Oct 29, 2021 | Shaoni Ghosh
The boundaries of Artificial Intelligence have flung open to the modernity of the 21st century, transcending unimaginable gaps. In doing so, it has earned a recognizable pedestal, mounting onto more incredible discoveries.
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It has moved forward towards the generation of predictive models, such that it initiates the technology enabling search engines and other messaging applications to envisage the very next word one is going to type.
As aforementioned, Artificial Intelligence models of language were quite proficient at some tasks in the last few years. Predictive language models are particularly effective at estimating the next word in a string of text.
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According to MIT research, they also learn about the fundamental meaning of language. These models can complete activities that appear to need some level of true comprehension, such as answering questions and story completion.
According to the research, the better a computer model is at estimating the next word, the more it mimics the human brain. It claims that computer models that do well on other sorts of linguistic problems do not exhibit this brain-like resemblance.
As mentioned by MIT News, the research was published in the Proceedings of the National Academy of Sciences this week. The National Science Foundation, through the National Institutes of Health, MIT scholarships, and the McGovern Institute, contributed to the research.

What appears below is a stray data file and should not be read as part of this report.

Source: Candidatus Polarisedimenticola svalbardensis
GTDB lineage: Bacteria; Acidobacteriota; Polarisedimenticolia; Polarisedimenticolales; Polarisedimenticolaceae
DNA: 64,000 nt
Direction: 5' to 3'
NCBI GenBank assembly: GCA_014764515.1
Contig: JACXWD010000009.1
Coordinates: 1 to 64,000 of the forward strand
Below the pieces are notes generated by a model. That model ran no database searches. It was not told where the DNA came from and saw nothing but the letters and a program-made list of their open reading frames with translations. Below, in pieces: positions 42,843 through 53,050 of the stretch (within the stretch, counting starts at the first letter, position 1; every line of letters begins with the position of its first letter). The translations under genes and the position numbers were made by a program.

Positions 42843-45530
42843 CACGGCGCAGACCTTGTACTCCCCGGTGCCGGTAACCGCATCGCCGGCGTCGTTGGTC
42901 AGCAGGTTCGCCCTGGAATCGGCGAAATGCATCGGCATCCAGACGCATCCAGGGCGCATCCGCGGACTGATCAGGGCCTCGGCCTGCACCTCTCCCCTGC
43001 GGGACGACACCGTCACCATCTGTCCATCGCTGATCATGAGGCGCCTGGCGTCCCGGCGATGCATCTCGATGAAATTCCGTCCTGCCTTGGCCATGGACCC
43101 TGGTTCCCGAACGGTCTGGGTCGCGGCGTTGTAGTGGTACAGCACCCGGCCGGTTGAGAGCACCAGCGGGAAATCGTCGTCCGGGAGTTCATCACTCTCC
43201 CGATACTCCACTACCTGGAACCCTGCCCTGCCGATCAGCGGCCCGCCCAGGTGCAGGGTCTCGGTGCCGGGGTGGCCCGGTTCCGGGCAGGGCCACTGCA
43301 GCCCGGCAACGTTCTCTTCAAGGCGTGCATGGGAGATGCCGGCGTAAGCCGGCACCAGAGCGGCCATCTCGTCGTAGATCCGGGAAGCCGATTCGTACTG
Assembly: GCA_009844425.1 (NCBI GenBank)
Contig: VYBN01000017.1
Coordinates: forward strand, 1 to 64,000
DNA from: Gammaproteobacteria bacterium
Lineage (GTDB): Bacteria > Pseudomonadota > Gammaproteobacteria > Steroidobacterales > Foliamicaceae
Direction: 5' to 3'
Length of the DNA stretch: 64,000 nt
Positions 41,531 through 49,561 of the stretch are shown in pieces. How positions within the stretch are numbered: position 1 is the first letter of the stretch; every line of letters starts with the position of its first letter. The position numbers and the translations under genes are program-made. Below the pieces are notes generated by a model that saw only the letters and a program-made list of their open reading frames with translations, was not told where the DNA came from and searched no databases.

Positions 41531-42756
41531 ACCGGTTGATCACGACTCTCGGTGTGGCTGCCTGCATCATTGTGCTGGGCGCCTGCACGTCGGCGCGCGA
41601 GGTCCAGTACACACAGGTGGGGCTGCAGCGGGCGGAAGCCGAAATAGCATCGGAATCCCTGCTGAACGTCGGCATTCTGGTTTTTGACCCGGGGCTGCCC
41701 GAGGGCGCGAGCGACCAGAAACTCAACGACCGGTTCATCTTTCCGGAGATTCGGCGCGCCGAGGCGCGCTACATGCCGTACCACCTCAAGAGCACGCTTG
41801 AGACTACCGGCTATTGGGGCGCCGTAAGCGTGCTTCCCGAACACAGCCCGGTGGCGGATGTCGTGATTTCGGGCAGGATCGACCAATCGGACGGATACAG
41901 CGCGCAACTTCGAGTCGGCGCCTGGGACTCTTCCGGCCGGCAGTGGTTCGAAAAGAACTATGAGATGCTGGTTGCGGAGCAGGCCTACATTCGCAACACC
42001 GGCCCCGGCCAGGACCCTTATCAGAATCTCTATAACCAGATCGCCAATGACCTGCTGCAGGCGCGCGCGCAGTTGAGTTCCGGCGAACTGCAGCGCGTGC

MIT researchers have developed computer models that can compose text that is comparable to that produced by humans. They matched language processing areas in the human brain to language-processing models using a similar tactic.
The researchers looked at 43 different language models, including a few that were specifically designed for next-word prediction.
Deep neural networks are a type of model that includes next-word prediction algorithms. Computational "nodes" make connections of different strength, and layers transport information between one another in predetermined ways in these networks.
The researchers analyzed the activity of the nodes that make up the network when each model was presented with a string of words. They matched these patterns to human brain activity, which was assessed in volunteers who completed three language tasks.
Human behavioral measurements such as how quickly people could read the text were closely associated with activity in such models.
Based on prior sequences, predictive models like GPT-3 can forecast what would happen next. They may generate predictions based on a large amount of information rather than just the past few words. No brain circuits that correlate to this sort of processing have yet been discovered, according to researchers.
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The researchers will now create versions of these models to determine how modest changes in their design influence their performance and capacity to replicate human data. They also intend to integrate these computer models with ones already produced by Tenenbaum's team.